N: How did you become a Christ-follower? When did faith become real for you?

S: I remember being a Christian from a very young age, almost always. I was raised in a God-fearing home and I was nurtured into a relationship with Christ through my parents’ teachings, through reading the word on my own, and building a personal relationship with Christ. I cannot say for sure that I had a single moment in which Christ and my faith in Him became real for me, rather it was a process, a series of events so to speak. So many things and happenings in my life that have affirmed the presence of God in my life that I cannot deny His existence and the leading role that He plays in my life.

N: How does faith integrate into your everyday life?

S: Faith helps me to get through life even when I feel like giving up, just knowing that there is a God who loves me unconditionally and wants what’s best for me and humanity, in general, helps me get through the day. Seeing how far God has brought me helps me to know that He didn’t bring me this far to just leave me hanging. I’ve had a lot going on in my life the past few years, along with some mental health issues, which is something I still struggle with and take one day at a time. Just knowing that God is there really helps me in the bad days to know that I will come out on the other side and helps me to appreciate the hand of God in my life. Even when my feelings are constantly changing and living in a world that is constantly changing having faith that God’s love is unshakable acts as an anchor for me daily.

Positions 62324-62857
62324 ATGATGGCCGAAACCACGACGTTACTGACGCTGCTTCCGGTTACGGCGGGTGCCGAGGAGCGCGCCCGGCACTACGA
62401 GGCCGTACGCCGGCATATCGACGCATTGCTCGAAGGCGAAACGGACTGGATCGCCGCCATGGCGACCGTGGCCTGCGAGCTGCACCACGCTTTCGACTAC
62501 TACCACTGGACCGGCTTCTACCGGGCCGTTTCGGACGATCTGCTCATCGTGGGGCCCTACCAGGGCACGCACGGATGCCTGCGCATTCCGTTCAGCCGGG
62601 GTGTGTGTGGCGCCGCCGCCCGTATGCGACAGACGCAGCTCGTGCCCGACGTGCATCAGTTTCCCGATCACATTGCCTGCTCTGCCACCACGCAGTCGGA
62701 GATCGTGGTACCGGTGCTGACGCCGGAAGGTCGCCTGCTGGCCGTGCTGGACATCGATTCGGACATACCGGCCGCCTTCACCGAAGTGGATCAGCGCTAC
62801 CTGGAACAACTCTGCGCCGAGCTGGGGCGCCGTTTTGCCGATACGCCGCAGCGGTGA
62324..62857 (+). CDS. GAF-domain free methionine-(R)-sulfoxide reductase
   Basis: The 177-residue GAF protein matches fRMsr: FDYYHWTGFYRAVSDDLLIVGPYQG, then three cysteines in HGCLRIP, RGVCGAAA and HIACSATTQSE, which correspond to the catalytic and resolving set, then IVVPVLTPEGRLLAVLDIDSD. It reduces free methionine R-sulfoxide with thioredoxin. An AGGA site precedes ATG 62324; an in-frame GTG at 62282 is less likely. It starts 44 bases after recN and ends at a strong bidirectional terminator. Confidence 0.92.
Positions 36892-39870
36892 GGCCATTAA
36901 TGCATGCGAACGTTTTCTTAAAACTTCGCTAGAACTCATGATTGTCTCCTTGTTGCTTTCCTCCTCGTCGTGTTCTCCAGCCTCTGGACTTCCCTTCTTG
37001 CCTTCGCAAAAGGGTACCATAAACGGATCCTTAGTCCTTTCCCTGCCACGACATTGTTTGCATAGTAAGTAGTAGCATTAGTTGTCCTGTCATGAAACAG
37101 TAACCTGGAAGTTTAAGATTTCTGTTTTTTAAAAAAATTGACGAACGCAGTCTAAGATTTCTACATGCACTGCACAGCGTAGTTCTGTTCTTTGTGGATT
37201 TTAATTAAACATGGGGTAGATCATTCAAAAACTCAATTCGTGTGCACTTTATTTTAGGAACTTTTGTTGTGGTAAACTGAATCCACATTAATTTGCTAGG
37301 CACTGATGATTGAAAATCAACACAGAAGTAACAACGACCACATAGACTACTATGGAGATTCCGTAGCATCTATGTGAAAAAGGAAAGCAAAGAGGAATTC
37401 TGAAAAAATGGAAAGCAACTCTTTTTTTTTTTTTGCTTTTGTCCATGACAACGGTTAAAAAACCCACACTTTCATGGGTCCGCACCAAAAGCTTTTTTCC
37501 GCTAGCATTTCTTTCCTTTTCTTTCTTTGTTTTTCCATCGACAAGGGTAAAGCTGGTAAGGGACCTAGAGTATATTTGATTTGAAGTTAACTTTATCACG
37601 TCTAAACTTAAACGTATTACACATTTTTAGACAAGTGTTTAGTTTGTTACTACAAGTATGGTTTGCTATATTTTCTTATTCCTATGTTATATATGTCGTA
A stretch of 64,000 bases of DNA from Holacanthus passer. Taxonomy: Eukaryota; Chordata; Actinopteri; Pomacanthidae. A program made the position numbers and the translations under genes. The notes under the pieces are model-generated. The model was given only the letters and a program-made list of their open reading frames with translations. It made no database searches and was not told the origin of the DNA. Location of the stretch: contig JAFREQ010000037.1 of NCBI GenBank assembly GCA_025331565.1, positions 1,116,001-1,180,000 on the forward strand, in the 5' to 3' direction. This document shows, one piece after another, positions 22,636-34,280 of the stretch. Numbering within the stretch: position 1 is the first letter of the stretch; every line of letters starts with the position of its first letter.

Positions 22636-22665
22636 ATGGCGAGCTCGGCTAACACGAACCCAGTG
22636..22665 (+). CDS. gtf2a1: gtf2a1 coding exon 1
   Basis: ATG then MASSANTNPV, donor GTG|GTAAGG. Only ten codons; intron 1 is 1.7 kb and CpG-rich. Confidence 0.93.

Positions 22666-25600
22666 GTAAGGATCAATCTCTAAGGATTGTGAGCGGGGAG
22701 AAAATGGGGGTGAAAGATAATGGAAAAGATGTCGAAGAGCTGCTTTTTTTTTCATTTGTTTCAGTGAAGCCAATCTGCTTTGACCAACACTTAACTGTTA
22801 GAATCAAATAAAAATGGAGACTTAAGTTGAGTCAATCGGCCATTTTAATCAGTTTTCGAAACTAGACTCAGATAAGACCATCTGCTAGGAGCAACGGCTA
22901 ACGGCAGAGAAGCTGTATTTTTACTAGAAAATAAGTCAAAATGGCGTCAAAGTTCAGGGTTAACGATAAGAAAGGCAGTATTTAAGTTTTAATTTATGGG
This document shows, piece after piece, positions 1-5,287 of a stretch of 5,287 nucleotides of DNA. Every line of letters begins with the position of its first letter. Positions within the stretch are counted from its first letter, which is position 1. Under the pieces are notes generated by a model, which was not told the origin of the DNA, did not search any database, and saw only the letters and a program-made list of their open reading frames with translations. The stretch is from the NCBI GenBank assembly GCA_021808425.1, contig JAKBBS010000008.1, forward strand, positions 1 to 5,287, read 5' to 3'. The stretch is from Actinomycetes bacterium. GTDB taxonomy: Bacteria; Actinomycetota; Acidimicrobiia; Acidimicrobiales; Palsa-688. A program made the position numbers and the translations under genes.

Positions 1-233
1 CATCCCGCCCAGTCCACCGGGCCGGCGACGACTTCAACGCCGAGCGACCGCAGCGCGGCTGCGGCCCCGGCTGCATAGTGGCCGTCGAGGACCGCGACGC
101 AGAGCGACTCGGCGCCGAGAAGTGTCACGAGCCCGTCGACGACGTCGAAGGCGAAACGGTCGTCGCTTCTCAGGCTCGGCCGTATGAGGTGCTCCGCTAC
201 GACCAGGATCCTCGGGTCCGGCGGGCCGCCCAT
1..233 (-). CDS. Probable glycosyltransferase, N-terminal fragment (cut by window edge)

N: What are some of your fave things about our city?

S:Haha, well not the weather for one! I would have to say the people that I’ve met here certainly make the city lovable. I also really like the nature especially in the summer when you can go out and appreciate it (the few days that summer decides to grace us with its presence haha)

N:How do you feel about living here? What are some of the challenges?

S:I like it for the most part, I’m a pretty adaptable person because I moved around a few Stacey 7times growing up. My biggest challenge is missing my family and not being able to see them as often as I’d like. In relation to faith I find that being a Christian here is a lot more effort than it was back home, simply because where I’m from you interact with more Christians and are less likely to be questioned about your beliefs, but I feel it helps me to know that I am a child of God regardless of where I am in the world.

N:What would you like to do in the future? What would you like to do if there was no limitation?

S: In the future, I would like to get a career in which I get to help people, preferably health related. I’ll just have to wait and see where God takes me. I just want to be in a position in which I can show God’s love to others whatever that may look like. If there were no limitations I’d like to be a medical doctor, and I’d also like to just have all my family together in one place.